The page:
In an assigned case, the defendant or property/casualty company does not wish to retain the long-term periodic payment obligation on its books. Accordingly, the defendant or property/casualty insurer transfers the obligation, through a legal device called a qualified assignment, to a third party. The third party, called an assignment company, will require the defendant or property/casualty company to pay it an amount sufficient to enable it to buy an annuity that will fund its newly accepted periodic payment obligation.
The original claimant must consent to the transfer of the periodic payment obligation (either in the settlement agreement or, failing that, in a special form of qualified assignment known as a qualified assignment and release). Then, the defendant and/or its property/casualty company has no further liability to make the periodic payments.
The qualified assignment method of substituting the obligor is desirable for defendants or property/casualty companies that do not want to retain the periodic payment obligation on their books. A qualified assignment is also advantageous for the claimant as it will not have to rely on the continued credit of the defendant or property/casualty company as a general creditor. Typically, an assignment company is an affiliate of the life insurance company from which the annuity is purchased.
There are a few important notes about assignment cases for annuity owner and issuer. As an assignee, your taxes are another matter discussed in another section of this site.
To go back to our City of Chicago example, MetLife assignment company would not accept money from the City of Chicago to close the case if that money from the City of Chicago was taxable to MetLife. Structured settlements are be IRS definition tax free, so to create an intermediary layer of taxation would stifle the industry.
The IRS recognizes this, and makes the money from the City of Chicago to MetLife tax-free to MetLife assignment company. MetLife assignment company in turn purchases an annuity from MetLife life insurance. Now, MetLife insurance receives a premium and has to pay out a tax free award to the original claimant.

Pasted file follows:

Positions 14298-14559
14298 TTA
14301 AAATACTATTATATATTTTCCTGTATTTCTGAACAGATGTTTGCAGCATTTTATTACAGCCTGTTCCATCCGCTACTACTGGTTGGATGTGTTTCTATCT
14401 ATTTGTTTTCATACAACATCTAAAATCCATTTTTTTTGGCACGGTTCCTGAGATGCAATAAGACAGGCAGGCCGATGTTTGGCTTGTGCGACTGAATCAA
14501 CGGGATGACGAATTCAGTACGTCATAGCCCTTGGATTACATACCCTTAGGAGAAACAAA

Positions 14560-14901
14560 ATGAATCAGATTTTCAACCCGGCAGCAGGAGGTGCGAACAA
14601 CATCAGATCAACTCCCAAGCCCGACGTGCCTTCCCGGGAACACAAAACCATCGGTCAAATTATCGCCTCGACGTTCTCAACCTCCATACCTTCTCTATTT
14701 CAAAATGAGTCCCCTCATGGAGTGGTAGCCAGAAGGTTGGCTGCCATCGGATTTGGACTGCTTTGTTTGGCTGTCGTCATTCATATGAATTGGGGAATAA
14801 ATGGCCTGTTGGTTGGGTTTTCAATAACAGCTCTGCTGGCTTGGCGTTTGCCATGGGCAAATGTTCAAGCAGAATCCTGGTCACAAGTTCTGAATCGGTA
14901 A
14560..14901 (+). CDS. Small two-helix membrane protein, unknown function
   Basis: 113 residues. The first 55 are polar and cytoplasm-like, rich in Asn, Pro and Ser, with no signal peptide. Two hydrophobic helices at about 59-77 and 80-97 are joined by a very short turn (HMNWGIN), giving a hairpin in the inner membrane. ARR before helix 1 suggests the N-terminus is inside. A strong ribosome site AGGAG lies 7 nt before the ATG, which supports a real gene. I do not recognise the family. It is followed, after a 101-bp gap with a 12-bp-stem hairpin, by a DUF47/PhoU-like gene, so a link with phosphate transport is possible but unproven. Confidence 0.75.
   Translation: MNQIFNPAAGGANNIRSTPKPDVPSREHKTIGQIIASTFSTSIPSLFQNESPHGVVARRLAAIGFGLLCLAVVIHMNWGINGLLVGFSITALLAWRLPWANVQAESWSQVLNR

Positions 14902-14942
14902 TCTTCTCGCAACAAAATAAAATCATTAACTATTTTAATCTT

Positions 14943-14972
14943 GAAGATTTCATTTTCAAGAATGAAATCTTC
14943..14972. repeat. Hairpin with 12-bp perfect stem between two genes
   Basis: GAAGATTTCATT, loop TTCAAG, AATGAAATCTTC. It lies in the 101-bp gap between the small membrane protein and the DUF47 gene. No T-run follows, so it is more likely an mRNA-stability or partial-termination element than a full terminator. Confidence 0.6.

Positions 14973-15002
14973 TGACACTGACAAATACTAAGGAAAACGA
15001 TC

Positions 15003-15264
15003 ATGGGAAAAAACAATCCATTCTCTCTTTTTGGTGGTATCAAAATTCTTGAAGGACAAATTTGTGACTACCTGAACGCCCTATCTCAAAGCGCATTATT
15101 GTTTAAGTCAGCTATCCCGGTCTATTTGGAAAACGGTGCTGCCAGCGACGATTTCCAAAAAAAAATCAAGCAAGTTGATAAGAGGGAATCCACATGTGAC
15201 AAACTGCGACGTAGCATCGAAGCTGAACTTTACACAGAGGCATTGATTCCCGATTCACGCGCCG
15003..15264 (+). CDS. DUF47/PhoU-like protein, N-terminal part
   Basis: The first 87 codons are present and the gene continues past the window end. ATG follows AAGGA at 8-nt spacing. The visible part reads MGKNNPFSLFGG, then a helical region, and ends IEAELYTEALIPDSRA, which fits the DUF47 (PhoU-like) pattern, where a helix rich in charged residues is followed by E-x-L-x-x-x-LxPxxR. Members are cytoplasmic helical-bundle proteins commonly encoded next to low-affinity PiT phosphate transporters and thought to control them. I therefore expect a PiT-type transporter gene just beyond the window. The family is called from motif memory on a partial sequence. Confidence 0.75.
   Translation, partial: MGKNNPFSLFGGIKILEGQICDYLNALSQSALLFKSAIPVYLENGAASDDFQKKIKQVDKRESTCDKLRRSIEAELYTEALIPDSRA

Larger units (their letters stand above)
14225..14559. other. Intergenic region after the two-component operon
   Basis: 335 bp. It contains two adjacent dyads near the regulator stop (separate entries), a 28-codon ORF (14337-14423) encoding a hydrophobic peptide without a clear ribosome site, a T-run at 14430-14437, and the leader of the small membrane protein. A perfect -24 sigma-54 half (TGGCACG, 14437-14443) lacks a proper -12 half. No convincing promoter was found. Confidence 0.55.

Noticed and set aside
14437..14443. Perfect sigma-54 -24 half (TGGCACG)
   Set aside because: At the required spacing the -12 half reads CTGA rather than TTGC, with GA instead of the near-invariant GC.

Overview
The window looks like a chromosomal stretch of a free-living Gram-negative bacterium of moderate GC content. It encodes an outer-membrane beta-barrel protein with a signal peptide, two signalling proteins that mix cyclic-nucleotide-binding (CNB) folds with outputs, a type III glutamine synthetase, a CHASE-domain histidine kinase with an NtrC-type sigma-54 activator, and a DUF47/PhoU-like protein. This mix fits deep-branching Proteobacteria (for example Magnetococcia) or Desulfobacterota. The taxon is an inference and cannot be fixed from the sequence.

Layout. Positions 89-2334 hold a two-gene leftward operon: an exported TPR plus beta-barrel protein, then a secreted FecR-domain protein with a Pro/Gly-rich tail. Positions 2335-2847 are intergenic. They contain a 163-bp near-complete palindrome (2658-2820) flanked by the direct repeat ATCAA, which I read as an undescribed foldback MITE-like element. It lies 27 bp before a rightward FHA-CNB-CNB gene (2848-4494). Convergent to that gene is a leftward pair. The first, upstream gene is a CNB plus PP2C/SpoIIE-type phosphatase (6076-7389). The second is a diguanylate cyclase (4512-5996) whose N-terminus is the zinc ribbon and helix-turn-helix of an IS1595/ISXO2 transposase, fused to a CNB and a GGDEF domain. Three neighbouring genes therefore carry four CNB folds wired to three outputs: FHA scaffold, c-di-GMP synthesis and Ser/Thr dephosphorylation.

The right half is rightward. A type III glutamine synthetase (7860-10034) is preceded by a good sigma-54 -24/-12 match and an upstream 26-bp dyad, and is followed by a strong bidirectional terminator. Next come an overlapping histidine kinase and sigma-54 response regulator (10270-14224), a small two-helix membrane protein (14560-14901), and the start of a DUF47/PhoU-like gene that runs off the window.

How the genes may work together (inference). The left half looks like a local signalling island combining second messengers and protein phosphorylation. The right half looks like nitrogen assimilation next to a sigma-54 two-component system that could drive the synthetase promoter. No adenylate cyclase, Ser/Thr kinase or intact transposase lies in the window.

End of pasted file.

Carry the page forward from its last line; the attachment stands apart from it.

This tax-free nature of lawsuit awards is well-established in IRS regulations, and the qualified assignment and qualified settlement fund vehicles ensure the tax-free transfer of money between these parties.
An assignment is said to be “qualified” if it satisfies the criteria set forth in Internal Revenue Code Section 130. Qualification of the assignment is important to assignment companies because without it the amount they receive to induce them to accept periodic payment obligations would be considered income for federal income tax purposes.
If an assignment qualifies under Section 130, the amount received is excluded from the income of the assignment company. This provision of the tax code was enacted to encourage assigned cases; without it, assignment companies would owe federal income taxes but would typically have no source from which to make the payments.
What’s the Point For You?
As a Buyer of Secondary Market Annuities, the intricacies of assignment are irrelevant. Becoming the new assignee under an existing payment stream is simply a change to an existing court order. The parties- annuity owner and obligor, do not generally have the right to block existing payee from selling his or her payments, even though their benefits statements sometimes say so. The Court takes precedence, and that’s where we take each case to ensure full and complete assignment to you.